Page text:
Also, I wrote a few follow up posts to my guest post over at my blog:

            5 Skills for Writers https://wp.me/p1EcMh-bd

            Prodigal Writer: The Wisdom of Waste https://wp.me/p1EcMh-dd

            Hope that helps. Thanks again for chiming in.

    2. PS: I just published a follow-up post to this one on my blog entitled, Prodigal Writer: The Wisdom of Waste. You’d probably dig it. https://wp.me/p1EcMh-dd

  2. I like the writing advice here…seems solid.

    As a lover of Scripture, however, I’m not a big fan of the hijacking of the Prodigal Son to arrive at this point.  Whatever weight it might lend to your overall point, and however good that point might be, the end result is a cheapening of Scripture.  Such is the only end to the allegorizing of the Biblical narrative, extracting general life principles which can be applied in this situation or that: writing or work or parenting or vacationing.

    I like the way Matt Chandler critiqued this method of approaching Scripture: “David and Goliath is not about you conquering your giants.  That’s stupid.  David and Goliath is about one man conquering the unconquerable giant; a foreshadowing for Jesus’ own conquering of sin and death.” (That’s my paraphrase)

    Alternatively, perhaps writing that emerges from a place of having been shown extravagant love – which we each have by Christ – will be that which is best.  Writing which is not afraid to waste it all because that is the natural thing to do when you have been given everything, that kind of writing inspires.

    And, even better, it points readers to source of such excellent writing, which is Christ.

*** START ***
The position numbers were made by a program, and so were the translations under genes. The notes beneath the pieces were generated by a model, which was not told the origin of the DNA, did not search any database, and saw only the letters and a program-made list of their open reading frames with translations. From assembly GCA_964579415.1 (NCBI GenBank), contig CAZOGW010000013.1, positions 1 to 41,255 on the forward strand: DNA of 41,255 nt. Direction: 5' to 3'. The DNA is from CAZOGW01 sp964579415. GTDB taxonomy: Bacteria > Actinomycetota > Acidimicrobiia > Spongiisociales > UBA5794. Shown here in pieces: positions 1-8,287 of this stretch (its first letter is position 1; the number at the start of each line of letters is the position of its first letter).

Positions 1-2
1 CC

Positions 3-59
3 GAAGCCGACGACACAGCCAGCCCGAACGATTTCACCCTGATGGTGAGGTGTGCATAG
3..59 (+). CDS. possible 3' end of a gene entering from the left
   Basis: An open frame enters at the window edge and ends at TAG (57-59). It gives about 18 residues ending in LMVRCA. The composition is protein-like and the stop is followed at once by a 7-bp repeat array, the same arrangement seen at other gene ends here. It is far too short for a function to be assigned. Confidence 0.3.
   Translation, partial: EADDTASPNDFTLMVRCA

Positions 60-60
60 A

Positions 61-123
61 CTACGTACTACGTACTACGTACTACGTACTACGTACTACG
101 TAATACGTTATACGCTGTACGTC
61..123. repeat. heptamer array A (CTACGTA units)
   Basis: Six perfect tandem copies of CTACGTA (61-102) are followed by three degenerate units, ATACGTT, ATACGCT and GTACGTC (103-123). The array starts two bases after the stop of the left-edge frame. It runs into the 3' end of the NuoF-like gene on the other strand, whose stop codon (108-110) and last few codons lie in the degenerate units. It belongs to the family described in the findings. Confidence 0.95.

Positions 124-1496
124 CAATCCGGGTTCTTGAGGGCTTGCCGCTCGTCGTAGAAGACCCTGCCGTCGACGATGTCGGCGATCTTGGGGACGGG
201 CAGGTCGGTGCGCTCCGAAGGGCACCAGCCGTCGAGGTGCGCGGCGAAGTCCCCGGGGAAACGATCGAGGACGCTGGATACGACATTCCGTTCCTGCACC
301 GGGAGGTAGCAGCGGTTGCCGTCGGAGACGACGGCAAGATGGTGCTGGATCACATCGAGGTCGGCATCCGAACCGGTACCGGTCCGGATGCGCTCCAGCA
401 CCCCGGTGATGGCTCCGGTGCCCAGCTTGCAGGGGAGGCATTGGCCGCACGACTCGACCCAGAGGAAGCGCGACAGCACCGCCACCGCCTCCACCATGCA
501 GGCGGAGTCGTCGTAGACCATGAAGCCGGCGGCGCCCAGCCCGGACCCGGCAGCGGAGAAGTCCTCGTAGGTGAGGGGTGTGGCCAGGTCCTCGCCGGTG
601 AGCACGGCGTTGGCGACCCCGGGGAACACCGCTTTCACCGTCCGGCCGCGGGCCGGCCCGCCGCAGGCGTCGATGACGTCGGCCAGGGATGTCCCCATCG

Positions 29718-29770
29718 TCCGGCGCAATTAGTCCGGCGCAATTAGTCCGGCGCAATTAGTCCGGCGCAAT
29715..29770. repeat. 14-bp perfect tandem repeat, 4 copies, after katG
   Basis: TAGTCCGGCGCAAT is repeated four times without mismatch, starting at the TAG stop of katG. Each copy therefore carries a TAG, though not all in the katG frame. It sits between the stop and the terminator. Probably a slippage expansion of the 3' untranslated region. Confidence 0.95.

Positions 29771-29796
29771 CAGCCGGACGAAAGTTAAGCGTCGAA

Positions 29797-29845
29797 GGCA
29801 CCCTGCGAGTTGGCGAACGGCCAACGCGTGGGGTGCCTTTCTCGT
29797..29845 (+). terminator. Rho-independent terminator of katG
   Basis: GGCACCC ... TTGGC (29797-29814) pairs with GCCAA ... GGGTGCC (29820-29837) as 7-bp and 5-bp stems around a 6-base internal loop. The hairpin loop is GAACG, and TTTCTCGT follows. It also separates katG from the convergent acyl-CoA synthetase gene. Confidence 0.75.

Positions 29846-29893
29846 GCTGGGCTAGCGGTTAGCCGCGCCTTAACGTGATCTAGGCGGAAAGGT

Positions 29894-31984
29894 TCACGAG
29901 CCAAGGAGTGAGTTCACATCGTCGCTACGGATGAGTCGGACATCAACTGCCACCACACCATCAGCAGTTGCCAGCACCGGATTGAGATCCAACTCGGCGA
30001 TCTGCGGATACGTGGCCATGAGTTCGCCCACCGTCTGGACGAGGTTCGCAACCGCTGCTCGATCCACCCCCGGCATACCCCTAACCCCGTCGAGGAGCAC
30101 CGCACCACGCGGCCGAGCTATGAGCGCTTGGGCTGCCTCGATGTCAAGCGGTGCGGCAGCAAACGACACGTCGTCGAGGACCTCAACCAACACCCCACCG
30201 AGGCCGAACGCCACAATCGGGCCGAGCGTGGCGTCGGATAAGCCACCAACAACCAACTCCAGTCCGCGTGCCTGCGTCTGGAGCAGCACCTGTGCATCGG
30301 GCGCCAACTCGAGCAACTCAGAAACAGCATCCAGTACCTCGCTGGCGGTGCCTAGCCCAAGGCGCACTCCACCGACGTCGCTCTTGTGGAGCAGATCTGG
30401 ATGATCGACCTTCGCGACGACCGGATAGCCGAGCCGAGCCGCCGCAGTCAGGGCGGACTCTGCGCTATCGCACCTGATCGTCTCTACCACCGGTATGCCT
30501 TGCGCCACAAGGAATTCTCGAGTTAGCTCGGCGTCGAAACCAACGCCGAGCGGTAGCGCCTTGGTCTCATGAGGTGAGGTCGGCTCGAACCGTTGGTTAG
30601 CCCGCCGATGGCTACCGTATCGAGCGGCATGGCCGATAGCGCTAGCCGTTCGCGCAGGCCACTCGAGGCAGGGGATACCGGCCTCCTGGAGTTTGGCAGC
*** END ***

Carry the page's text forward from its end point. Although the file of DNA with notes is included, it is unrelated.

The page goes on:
1. Hey Jeff,

        I’m not denying the existence of eternal principles outright.  I think Scripture lays out a number of principles which find all kinds of application in our daily lives.

        The question is whether that is the goal of stories like the Prodigal Son or David and Goliath.  Are they meant to be a sort of spiritual fable from which we glean an overarching principle about how to live our lives, like the Tortoise and the Hare?  

        What do you think?

          1. Some stories, sure.  But who assigns that meaning?  And on what basis? And at what point does allegorizing do an injustice to the literal, historical value of the story being told?

    1. Jesse,

      Thanks for jumping in. I’m going to ask that we refrain from a theological discussion per se since that is beyond the scope of Jeff’s blog, suffice to say that I adore your Christ-exalting hermeneutic. Let’s take it up via email?

      I’d instead like to emphasize an undercurrent in my post, that Jesus, by telling this simple story, has so captivated the hearts and hopes of all people that the image of the “Prodigal Son” is retold all throughout western society.  The story of extravagant redemption finds no other source apart from the Christian tradition, yet it is utterly pervasive in western thought. I find that astounding.  My hope is that the story of undeserved, expensive redemption would be echoed in ten thousand stories for this current generation.

      1. Hi Bret,

        Thanks for a thoughtful response and I respect your request to not have the theological discussion here.  I’d love to continue the conversation, though!

        My email address is medinajg3@gmail.com.  I look forward to hearing from you!